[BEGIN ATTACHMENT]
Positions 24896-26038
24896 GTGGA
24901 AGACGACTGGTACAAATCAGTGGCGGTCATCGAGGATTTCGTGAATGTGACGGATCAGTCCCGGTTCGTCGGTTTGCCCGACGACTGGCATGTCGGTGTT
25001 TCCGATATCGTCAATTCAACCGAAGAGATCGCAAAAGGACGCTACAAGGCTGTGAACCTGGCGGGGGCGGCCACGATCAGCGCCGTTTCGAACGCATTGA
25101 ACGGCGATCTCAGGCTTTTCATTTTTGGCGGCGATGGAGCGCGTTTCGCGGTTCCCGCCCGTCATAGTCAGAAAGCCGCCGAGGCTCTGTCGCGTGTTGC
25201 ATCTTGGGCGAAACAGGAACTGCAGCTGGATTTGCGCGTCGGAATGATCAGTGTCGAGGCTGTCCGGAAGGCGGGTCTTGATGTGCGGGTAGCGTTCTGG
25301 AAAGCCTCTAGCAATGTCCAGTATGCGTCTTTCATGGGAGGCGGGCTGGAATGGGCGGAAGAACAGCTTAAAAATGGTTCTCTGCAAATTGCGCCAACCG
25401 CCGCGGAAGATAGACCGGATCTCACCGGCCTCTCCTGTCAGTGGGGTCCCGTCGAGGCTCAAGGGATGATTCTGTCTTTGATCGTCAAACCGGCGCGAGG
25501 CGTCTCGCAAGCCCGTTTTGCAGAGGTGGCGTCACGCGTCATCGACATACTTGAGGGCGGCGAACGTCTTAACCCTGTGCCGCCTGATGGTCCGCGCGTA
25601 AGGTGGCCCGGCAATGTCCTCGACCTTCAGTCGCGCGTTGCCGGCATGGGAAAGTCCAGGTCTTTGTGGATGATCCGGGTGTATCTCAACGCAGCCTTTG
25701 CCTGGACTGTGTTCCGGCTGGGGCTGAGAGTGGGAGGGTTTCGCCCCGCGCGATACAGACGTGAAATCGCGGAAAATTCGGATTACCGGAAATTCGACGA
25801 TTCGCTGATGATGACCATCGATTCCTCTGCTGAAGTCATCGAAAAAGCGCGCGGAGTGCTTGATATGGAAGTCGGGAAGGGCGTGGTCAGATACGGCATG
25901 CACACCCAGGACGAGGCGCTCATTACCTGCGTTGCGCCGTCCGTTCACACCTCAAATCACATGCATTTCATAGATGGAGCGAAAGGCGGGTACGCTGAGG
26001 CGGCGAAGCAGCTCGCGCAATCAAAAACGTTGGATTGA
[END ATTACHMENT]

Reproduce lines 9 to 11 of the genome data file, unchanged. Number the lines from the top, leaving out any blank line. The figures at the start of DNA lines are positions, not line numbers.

25501 CGTCTCGCAAGCCCGTTTTGCAGAGGTGGCGTCACGCGTCATCGACATACTTGAGGGCGGCGAACGTCTTAACCCTGTGCCGCCTGATGGTCCGCGCGTA
25601 AGGTGGCCCGGCAATGTCCTCGACCTTCAGTCGCGCGTTGCCGGCATGGGAAAGTCCAGGTCTTTGTGGATGATCCGGGTGTATCTCAACGCAGCCTTTG
25701 CCTGGACTGTGTTCCGGCTGGGGCTGAGAGTGGGAGGGTTTCGCCCCGCGCGATACAGACGTGAAATCGCGGAAAATTCGGATTACCGGAAATTCGACGA